Ashdown plans to embrace other opposition parties

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The Independent Online
PADDY ASHDOWN is planning to use the Liberal Democrats' annual conference to broaden his party's appeal and embrace supporters in the Labour and Green parties.

The agenda to be published on Monday for the Harrogate conference from 13 to 17 September will show that the key debate will centre on the party's future direction, following the election defeat.

It will be coupled with a consultative manifesto on a range of policies, including the 'green' agenda, proportional representation and protecting consumers from privatised monopoly powers.

The Liberal Democrat leader came under fire from colleagues for discussing the realignment of the opposition parties and was accused of preparing for an electoral pact with Labour - a charge he denies.

However, the leadership believes that, following the fourth successive Tory election victory, the other parties need to engage in a greater exchange of ideas to provide a more united opposition against the Conservatives.

The party rank and file have endorsed the leadership approach in a questionnaire, giving Mr Ashdown the support he needs to continue with the strategy.

Mr Ashdown's critics will argue that, in discussing cross-party politics, he is waving the white flag and admitting that the Liberal Democrats can have no impact on politics on their own. The party leadership insists that, in spite of the election result, party morale is holding up, and membership has risen from a peak of 100,000 in April to 103,000.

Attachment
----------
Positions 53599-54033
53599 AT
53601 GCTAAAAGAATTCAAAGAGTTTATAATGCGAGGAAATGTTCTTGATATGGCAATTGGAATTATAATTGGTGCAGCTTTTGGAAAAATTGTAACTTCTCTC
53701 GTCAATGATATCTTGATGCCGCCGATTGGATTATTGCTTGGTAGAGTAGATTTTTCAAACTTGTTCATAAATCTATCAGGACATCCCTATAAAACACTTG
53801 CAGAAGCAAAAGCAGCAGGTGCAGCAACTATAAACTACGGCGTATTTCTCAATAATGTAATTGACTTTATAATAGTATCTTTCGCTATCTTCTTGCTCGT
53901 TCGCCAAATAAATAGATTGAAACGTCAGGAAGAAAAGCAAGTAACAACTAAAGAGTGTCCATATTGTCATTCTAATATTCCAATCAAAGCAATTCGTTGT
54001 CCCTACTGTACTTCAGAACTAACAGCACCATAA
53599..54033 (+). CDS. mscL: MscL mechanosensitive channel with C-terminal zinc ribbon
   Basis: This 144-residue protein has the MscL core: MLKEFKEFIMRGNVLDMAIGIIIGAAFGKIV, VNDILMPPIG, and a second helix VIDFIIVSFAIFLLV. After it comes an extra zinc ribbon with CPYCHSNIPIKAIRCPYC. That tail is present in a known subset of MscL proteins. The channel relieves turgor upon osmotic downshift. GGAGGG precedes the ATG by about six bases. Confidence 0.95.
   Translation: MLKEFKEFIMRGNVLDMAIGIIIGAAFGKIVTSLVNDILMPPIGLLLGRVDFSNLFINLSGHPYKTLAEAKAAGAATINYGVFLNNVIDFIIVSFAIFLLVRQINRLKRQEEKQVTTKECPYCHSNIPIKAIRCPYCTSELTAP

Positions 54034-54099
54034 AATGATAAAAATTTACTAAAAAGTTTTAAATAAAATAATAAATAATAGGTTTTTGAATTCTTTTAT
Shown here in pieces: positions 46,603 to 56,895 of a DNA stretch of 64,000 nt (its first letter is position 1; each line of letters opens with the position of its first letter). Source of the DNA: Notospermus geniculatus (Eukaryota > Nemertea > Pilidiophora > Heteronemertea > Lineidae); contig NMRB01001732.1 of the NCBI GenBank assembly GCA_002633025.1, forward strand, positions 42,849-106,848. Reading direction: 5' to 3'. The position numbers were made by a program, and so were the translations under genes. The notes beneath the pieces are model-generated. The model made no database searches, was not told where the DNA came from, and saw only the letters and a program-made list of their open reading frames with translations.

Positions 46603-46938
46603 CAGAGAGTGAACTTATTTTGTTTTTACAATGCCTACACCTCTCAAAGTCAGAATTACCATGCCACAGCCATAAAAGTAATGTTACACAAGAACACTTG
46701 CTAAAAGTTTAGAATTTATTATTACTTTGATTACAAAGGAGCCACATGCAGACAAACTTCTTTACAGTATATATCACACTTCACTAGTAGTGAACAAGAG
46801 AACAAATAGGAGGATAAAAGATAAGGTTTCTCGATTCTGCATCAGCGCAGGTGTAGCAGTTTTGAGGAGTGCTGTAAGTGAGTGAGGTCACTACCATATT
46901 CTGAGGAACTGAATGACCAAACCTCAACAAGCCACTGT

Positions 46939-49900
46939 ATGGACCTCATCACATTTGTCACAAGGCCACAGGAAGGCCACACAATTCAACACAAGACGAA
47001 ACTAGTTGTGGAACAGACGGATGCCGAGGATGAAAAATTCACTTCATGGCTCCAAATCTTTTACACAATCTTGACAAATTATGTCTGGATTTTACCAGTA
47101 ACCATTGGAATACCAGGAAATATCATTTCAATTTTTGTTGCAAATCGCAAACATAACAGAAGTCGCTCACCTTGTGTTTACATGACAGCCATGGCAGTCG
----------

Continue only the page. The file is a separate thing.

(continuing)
The BBC Newsnight programme is organising a debate for the conference week which will include a Labour frontbencher and a leading member of the Greens. There are no direct talks with Labour about pacts, but the Liberal Democrat leadership is hoping that Labour members will be prepared to engage in debate.

'It depends on what the Smith leadership does,' one source said. 'It depends on what they do about proportional representation, whether they want to oppose Maastricht, whether they are serious about embracing market economics.

'The message is that we will have to involve a lot more people who may be in other parties. We will be saying that the fourth Tory victory is a problem, but it is also an opportunity because it highlights the fact that the system as it currently stands operates in the Tories' favour and that Labour has not got an alternative majority. We want to show that we are listening, and that the conference will open out to others outside the party.'

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